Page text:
Molesworth Ct., School House Ln. E, City Center
Like many of Dublin’s fine-dining establishments, One Pico has withstood the test of time, surviving the rise and fall of the Celtic tiger and subsequent recession—a true feat. Fueling celebratory dinners and long lunches since 1997, longtime chef Eamonn O’Reilly does what some would call modern Irish cuisine really well, with a nod to the French flavors Ireland has developed a taste for. Beef tartare with charcoal mayo and pickled carrot, turbot with cockles and roasted scallops, and an array of inventive deserts (we’re partial to the honey parfait, honeycomb, bee pollen, and milk ice cream in particular), served out of a discreetly elegant dining room in a blink-and-you’ll-miss-it mews house down a quiet laneway in the city center.
43 Camden St., City Center
Chef Sunil Ghai is no stranger to the Dublin food scene having done stints in the Ananda and Jaipur kitchens over the last few years. Pickle, however, is his first solo venture. Ghai has chosen to highlight the street snacks and home cooking of Northern India, creating punchy, assertive dishes packed with flavor and perfect for sharing. Don’t play it safe; try something new like the lamb-and-bone-marrow curry cooked for close to twenty-four hours or spice-crusted scallops. Venison, something eaten a lot in Ireland, is wholly reimagined with bright pickled cauliflower, wild berry chutney, and a smoky chili yogurt. The décor is as exciting as the food—patterned tiles, green-and-yellow accents, and colorful posters of India adorning the walls.
The Woollen Mills
42 Lower Ormond Quay, City Center
The Woollen Mills is the newer sister restaurant to the Winding Stair, and while the resolute dedication to Irish producers is the same, the menu and setting are different. The four-story building—every corner of it occupied with gastronomic something—is an iconic Dublin landmark preserving many of the original features. The breakfast here is good, really good—the Ha’penny fry-up for the traditionalists, the squash bhaji topped with the perfect poached egg, yogurt, and bright mango marmalade for the more adventurous. Dinner is even more impressive: Irish oysters with pickled seaweed, roasted monkfish with kohlrabi, and the best vegan burger in the city.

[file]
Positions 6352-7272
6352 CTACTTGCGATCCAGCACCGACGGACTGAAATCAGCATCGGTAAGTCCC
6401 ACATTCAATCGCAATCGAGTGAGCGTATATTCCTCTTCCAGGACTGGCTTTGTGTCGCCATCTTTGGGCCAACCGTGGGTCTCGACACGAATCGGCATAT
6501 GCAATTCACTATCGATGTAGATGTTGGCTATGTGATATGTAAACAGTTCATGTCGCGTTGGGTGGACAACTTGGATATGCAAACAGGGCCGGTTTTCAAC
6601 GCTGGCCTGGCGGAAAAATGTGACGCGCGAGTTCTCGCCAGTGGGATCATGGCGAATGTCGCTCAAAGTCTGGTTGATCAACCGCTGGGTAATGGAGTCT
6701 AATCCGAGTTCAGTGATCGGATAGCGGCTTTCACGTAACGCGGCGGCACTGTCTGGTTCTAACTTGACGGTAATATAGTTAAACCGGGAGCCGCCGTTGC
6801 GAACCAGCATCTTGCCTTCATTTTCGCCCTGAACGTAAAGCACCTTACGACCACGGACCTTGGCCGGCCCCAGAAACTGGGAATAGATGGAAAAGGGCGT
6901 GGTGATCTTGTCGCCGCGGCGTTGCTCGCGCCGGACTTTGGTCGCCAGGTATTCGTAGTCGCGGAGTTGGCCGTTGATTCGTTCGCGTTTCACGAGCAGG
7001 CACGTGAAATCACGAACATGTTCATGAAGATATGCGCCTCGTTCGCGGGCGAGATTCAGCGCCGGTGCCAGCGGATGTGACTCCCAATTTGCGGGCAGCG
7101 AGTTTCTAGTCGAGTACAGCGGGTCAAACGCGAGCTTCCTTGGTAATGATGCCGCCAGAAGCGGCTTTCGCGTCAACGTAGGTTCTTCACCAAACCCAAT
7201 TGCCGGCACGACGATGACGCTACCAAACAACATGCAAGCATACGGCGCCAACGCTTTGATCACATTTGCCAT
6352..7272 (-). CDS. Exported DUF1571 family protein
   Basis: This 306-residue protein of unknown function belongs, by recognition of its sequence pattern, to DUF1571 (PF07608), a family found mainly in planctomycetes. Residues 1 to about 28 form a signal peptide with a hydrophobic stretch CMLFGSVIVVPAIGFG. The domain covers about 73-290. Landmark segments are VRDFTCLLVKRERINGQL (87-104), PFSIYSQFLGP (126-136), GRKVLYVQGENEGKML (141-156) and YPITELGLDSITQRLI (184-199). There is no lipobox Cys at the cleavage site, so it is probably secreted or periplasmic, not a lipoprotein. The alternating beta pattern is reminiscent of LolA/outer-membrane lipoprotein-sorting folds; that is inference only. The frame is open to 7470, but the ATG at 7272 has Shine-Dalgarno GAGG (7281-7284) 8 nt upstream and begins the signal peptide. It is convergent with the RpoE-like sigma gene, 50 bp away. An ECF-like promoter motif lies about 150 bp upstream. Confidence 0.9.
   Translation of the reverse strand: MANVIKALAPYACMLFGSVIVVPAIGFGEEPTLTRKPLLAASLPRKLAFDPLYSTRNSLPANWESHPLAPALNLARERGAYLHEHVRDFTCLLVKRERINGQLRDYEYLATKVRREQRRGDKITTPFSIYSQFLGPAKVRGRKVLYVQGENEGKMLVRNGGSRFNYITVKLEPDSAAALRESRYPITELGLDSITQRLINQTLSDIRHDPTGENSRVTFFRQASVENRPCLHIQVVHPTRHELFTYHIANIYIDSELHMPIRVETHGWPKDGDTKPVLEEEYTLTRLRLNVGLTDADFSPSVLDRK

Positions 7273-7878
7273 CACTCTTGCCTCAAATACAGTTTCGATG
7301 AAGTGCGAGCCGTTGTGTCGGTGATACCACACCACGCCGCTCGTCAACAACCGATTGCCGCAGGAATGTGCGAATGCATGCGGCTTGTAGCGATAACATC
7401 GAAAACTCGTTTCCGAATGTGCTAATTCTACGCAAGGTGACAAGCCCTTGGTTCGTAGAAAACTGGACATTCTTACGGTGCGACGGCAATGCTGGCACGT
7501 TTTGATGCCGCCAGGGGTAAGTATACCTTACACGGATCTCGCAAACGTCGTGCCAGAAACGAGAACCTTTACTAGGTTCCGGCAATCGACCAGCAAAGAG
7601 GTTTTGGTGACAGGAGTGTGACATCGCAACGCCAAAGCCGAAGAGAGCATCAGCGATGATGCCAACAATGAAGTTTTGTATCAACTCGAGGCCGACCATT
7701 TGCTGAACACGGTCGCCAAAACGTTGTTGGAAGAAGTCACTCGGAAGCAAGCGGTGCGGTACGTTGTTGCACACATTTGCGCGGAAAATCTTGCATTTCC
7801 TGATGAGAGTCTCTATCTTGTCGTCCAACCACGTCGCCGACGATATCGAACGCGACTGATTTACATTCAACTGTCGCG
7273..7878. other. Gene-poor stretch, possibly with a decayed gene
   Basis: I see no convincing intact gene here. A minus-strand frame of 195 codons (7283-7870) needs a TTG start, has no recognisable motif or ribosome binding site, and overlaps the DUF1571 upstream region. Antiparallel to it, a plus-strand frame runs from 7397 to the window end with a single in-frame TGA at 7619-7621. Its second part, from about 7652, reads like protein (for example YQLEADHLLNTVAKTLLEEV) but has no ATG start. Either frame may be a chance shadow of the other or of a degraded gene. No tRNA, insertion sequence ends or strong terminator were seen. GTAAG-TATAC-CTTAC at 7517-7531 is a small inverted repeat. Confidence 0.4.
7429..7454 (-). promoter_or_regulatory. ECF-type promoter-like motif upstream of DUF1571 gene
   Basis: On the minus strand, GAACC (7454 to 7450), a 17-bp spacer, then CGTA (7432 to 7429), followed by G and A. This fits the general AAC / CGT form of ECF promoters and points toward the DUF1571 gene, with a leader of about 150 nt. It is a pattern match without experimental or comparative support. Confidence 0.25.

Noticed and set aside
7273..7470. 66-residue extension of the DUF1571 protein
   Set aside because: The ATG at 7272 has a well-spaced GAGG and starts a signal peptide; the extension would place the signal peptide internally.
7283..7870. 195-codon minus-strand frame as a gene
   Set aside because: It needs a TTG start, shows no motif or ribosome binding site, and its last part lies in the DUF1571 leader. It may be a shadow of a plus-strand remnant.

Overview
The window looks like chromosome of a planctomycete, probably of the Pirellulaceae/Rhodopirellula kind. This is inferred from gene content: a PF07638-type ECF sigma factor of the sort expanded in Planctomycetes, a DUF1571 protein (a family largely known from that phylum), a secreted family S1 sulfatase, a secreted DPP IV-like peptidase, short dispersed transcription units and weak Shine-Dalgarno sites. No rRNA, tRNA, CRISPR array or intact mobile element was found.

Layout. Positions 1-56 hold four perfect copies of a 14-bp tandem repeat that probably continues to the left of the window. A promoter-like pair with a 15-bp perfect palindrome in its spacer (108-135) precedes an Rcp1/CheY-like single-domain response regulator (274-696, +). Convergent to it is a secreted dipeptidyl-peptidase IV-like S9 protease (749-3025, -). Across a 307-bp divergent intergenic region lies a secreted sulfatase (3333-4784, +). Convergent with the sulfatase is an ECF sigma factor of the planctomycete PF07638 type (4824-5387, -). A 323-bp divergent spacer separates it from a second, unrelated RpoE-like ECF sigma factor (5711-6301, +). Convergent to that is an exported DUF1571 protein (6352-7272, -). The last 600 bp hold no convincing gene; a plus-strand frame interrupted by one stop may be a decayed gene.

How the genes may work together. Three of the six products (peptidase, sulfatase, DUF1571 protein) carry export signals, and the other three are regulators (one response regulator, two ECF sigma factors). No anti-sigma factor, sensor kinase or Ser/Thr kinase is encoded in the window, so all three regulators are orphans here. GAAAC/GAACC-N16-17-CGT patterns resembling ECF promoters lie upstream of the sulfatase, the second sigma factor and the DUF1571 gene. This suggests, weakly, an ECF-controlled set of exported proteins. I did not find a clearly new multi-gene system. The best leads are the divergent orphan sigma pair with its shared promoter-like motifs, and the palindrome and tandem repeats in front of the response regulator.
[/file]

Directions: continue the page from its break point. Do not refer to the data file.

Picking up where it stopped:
Butlers Chocolate Café
4 Liffey St., Lower, City Center
As Irish as soda bread, Butlers is an institution—every Irish person's first port of call when they hit departures at Dublin airport or find themselves at the tail end of a rough day (or long night) in town. The hot chocolate is sublime—actual molten Irish chocolate whipped into the creamiest, frothiest, steamed milk and always served with a chocolate of your choice (go for the butter praline). The special white hot chocolate, even sweeter than the traditional version, is positively artery-clogging in its delicious richness. The coffee is also very good, and thankfully you’ll find Butlers cafés dotted throughout the city, although the most charming—and quick—iteration is the hole-in-the-wall across the road from Trinity College.
Fallon & Byrne
11-17 Exchequer St., City Center
The middle floor of this three-story gastronomy center is the marketplace and café every home cook wishes they had at their disposal, effectively Dublin’s answer to Dean & Deluca. The space is reason enough to visit, a vast, cavernous industrial-style room with warm redbrick walls and ornate parquet floors that, thanks to the shopping crowds, feels very urban. Fallon & Byrne offers a proper taste of Ireland with fish, meat, and cheese counters brimming with the finest product, much of it from smaller, artisanal producers around the country. The takeout counter is a great spot for a quick but proper lunch of curries, lasagna, roasted vegetables, salads, and coffee to go (or to enjoy at the few tall tables scattered amongst the boxes of mangoes and Wexford strawberries).